Pacific Northwest island houses violent sex predators - KPTV - FOX 12

Pacific Northwest island houses violent sex predators

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From far away, it could be a benign complex of offices or a suburban community college. But what makes the collection of buildings unusual are the miles of concertina wire, detaining Washington's most sexually violent predators.

Like J.D. McManus, a self-professed child molester.

"It's almost like a prison. You did what you did to get here and you got to do what you do to get home," McManus said.

It's called the Special Commitment Center and its roughly 280 residents are rapists, child molesters and habitual sex offenders. They live in isolation, literally adrift from society.  

The center is located near Steilacoom, across the Puget Sound on McNeil Island.  The island is accessible only by a restricted, state-run ferry.

Small porpoises shadowed FOX 12 on the 25-minute ferry ride to the island during a recent tour.  Once we docked, we were greeted by the now-empty McNeil Island Corrections Center -- the state prison closed down last year.

Staff members drove us the two miles inland to the center. 

The island is also a wildlife refuge and along the way, we spotted deer, coyotes and raccoons that have lost their tails climbing through the center's wire fencing. 

The Special Commitment Center was created in 1990 after Washington state legislators passed the Community Protection Act, the nation's first civil commitment law. Nineteen other states now have similar civil commitment programs.

Individuals who were previously convicted of sex crimes and whom the court finds meet the legal definition of a sexually violent predator may be civilly committed to the Special Commitment Center.

"Only 3 percent of sex offenders coming out of the (Washington) Department of Corrections come to the Special Commitment Center," said Kelly Cunningham, the Special Commitment Center's chief executive officer. "So, it's a very small population. A very dangerous population."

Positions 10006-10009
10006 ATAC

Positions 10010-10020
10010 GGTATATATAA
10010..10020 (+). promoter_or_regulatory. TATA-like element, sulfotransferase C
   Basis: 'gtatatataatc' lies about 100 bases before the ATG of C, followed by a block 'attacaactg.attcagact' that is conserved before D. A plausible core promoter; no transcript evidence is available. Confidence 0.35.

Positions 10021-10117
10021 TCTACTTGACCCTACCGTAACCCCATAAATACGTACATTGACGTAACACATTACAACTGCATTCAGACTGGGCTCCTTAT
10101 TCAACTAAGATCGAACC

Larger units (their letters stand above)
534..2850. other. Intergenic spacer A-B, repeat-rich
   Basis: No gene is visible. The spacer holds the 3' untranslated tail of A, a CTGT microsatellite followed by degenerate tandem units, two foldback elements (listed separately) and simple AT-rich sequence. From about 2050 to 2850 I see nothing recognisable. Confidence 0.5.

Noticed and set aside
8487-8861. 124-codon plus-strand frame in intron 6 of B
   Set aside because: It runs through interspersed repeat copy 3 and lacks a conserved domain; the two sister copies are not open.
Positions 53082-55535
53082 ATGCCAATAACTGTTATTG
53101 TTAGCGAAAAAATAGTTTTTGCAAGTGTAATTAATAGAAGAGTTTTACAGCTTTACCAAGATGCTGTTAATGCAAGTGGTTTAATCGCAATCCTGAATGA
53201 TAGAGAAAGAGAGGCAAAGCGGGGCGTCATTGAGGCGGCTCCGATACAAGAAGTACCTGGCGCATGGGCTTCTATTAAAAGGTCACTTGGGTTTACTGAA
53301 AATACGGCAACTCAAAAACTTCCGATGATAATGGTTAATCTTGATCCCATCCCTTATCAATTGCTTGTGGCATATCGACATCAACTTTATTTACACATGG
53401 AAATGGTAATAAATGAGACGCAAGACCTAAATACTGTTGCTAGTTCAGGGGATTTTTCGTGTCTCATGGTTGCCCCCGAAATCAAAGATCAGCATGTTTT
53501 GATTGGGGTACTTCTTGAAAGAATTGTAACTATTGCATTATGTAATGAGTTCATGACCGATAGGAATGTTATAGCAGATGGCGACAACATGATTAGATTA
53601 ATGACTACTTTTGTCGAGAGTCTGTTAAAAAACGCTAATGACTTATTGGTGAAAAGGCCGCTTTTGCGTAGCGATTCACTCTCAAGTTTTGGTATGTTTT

"I did child molestation in the first degree, intent, it was my mistake. Got to deal with it. It was nobody else but my blame," said McManus, 45, a convicted child molester, now housed at the Special Commitment Center.

He told us he'd been at the center for 11 years as he walked in the center's main yard.

Offenders, who are not inmates in the traditional sense, mingled in street clothes, as heavy metal music blasted from the nearby recreation room.

Some high-risk residents live in prison-like cells.  Privileges are earned and lower-managed offenders have more freedom.

About 250 surveillance cameras keep constant vigil. 

Some staff members, who are not armed, wear body alarms that sound if there's a problem.  The center does have a number of less-lethal weapons on the premises, in case of emergency.

There are currently a handful of residents from Clark and Cowlitz counties at the center.

Among them, a resident named Keith Elmore, who was convicted in Clark County of assaulting and kidnapping a woman in 1994.

Court records show Elmore, who has formally changed his name to Rebecca, has fantasies of becoming a woman by killing and eating women.

"I woke up in the middle of the night with his hands around my neck. I thought I was a goner," said Elmore's former wife, who agreed to talk with FOX 12 if we concealed her identity. 

She believes Elmore and offenders like him should remain locked up.

"At one point, I thought he was going to be released. The first thing I did was put my house on the market and try to figure out where to go," she said.  "Letting him out would be a violation of all our rights."

But the Special Commitment Center is not meant to be "an island of no return." Successful sex offender treatment is the back-door exit.  But it's a choice: residents can opt not to participate. 

According to center staff, only about 45 percent currently participate in sex offender treatment programs.

The youngest resident is 19-years-old, the eldest is in his 80s.

Each resident's progress is reviewed yearly by the court of commitment.  If the court finds that the resident has made progress to the point that the resident can be safely managed in the community, the court may order the resident's conditional release or their confinement in a less restrictive environment.

"If I get through this course, I can show the community I can behave and keep my hands to myself," said McManus.

But others will likely remain on the island for the rest of their lives, detained under a controversial law -- not for what they've already done, but what they might do.

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